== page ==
mathri - crispy, savory, flaky - indian crackers

Mathri is a crispy, savory, flaky Indian cracker that has a great shelf life, goes along well as a travel snack, can be enjoyed with some lemon pickle, and is a perfect accompaniment to Chai - the Indian tea.

And making mathri is very simple - for lazy people like me, what could be better than making something one time and enjoying it for the rest of the month?!  Pretty much on the same lines of namak paare and shakkar paare.


mathri - savory, crispy, flaky, Indian crackers
Mathri is mixed with ghee or oil, flavored with carom seeds (ajwain) or cumin seeds (jeera), and eaten with tea, lemon pickle, or as is.  I wanted to know if there was any difference between using oil or ghee and using ajwain or jeera in making mathri.  So I experimented with both.  Since the procedure is exact for both kinds of mathri, it was not much effort testing both recipes.

Result: both kinds of mathri have the same texture and taste the same.  If you are more of an ajwain lover or jeera lover, then only your preference for the aroma of mathri would make a difference to which recipe you want to choose.

Recipe for Mathri
adapted from Shobha Indani
yield: about 18-20 mathri

What you need to make mathri:
1 cup all-purpose flour (maida) - scoop & sweep method
2 Tbsp fine semolina flour (sooji)
1 tsp carom seeds (ajwain) or cumin seeds (jeera) – slightly crushed
½ tsp salt
2 Tbsp melted ghee or oil
¼ cup water

How I made these mathri:
1.  Mix dry ingredients together: all-purpose flour + semolina flour + seeds + salt.  Rub ghee/oil into dry ingredients until you can form lumps as shown in picture below.  Then add 1 Tbsp water at a time and try forming a dough.  DO NOT ADD ALL THE WATER AT ONCE.  The dough has to be thick and firm using just the minimal amount of water required.  Cover the dough and keep aside for 30 minutes.





2.  First divide the dough into 18-20 balls, flatten between palms, then roll out each.  Does not have to be perfect round or flat or perfectly shaped into round mathri.  The imperfections of a mathri make them look even better.  Something to think about.
roll out mathri
3.  With a fork, prick each side of each rolled out mathri so that it does not puff up when frying.  Although in masala mathri one could add spices and methi kind of things, for a plain mathri this is the kind of mathri I have been seeing and eating since childhood.  So if I see that a so-called mathri is not pricked, OR if it is puffed up like gol gappa instead of flat, OR if it is rolled out large like a papdi/khaaja instead of small pieces - then that is NOT mathri to me.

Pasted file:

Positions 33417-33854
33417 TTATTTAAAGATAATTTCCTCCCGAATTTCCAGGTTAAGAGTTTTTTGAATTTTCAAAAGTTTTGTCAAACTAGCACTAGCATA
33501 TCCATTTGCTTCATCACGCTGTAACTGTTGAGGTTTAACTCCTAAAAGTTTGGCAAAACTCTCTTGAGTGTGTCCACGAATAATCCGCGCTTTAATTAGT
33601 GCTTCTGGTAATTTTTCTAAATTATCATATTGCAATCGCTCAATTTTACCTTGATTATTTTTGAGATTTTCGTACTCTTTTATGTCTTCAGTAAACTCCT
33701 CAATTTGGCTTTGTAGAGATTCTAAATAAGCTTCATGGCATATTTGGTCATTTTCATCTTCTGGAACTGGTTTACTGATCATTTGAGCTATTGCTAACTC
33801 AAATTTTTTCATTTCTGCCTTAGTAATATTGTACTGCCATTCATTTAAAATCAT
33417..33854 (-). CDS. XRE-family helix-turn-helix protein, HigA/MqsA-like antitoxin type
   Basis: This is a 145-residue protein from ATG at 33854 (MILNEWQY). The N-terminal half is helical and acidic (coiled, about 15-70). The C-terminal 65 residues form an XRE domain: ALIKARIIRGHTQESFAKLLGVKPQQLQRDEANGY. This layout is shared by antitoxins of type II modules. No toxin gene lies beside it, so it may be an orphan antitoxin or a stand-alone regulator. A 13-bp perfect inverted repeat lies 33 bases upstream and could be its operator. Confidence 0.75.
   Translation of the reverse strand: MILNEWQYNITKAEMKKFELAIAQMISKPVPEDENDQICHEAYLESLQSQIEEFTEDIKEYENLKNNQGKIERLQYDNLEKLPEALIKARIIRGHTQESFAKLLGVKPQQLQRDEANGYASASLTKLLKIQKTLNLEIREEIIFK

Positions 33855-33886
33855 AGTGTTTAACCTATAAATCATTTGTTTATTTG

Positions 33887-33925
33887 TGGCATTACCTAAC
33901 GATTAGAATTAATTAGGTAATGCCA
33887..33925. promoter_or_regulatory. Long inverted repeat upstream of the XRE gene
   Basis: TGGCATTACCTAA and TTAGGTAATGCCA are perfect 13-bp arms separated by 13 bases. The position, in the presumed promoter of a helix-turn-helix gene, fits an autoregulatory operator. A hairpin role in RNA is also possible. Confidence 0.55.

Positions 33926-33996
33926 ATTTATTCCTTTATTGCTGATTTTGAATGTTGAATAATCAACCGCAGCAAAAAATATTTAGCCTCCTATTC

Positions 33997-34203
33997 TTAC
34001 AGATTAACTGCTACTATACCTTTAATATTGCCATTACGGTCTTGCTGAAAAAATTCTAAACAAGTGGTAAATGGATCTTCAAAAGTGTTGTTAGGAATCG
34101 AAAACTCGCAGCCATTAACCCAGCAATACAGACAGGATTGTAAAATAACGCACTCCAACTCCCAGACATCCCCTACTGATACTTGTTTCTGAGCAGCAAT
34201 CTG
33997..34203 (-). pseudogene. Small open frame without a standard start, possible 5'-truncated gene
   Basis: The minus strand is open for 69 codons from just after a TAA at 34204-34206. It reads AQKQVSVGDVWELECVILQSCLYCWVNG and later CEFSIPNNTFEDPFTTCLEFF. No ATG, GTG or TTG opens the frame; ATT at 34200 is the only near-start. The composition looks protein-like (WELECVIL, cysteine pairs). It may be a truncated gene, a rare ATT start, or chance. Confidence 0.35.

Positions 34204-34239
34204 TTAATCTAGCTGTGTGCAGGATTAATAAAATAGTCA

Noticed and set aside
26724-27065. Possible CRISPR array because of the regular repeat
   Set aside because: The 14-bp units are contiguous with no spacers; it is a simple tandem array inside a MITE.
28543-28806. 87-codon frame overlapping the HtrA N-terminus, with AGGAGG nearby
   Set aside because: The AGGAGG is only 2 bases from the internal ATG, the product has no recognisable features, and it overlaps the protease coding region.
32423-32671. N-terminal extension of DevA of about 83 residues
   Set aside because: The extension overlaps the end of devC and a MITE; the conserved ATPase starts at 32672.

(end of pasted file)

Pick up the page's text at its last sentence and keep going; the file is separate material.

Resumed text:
prick with fork all over to avoid puffing up
4.  Heat enough oil on medium heat in the wok/kadhai to fy at least 6-7 mathri at a time.  When the oil is hot (test by dropping a tiny piece of dough), put the heat on medium and fry mathri in batches.  Adjust between medium-low and medium heat.  Fry until golden brown or light brown.

Do NOT fry on low or high heat.  If you fry on very low heat, a) it wastes time unnecessarily, b) dough drinks more oil, c) mathri becomes hard.  If you fry on high heat, a) mathri will not fry well from inside, b) mathri will become soft instead of remaining crisp rest of the month.
fry mathri on medium-low heat
After frying, let the excess oil from mathri drain on a paper towel/absorbent paper/newspaper.  When the mathri cools down completely, transfer to an airtight container, and enjoy it for the rest of the month with chai (Indian tea), achaar (pickle), or take it along with you when you are traveling.
crispy, savory, flaky mathri
Baked Mathri:
I reserved some of the rolled out mathri and baked them @ 350F for 15 minutes on one side, then flipped and baked for another 15 minutes.  It was a successful experiment and I came to the conclusion that there is a lot of consumption of oil you can avoid if you bake mathri instead of frying.
Baked Mathri - 15 mins @ 350F on each side
If I mix the fried and baked mathri together, there are certain ways you could tell the difference between the two.  For example baked mathri has an even color whereas fried mathri could have some lighter-darker brown shades.  Baked mathri is completely flat whereas fried mathri has a slight curve and slight crease.  Fried stuff will definitely taste better, but baked mathri was still good enough and crisp, but not flaky.  Though you could increase oil/ghee by 1-2 Tbsp in the dough (and avoid the excess frying in oil) for a more flaky baked mathri.


mathri with chai
mathri - indian crackers

Your challenge:  What is the first thing that comes to your mind when you hear "mathri"?
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1 comment:

  1. Mathri and chai is all time fav combo ...looks so yum ..baking is sure good

    ReplyDelete

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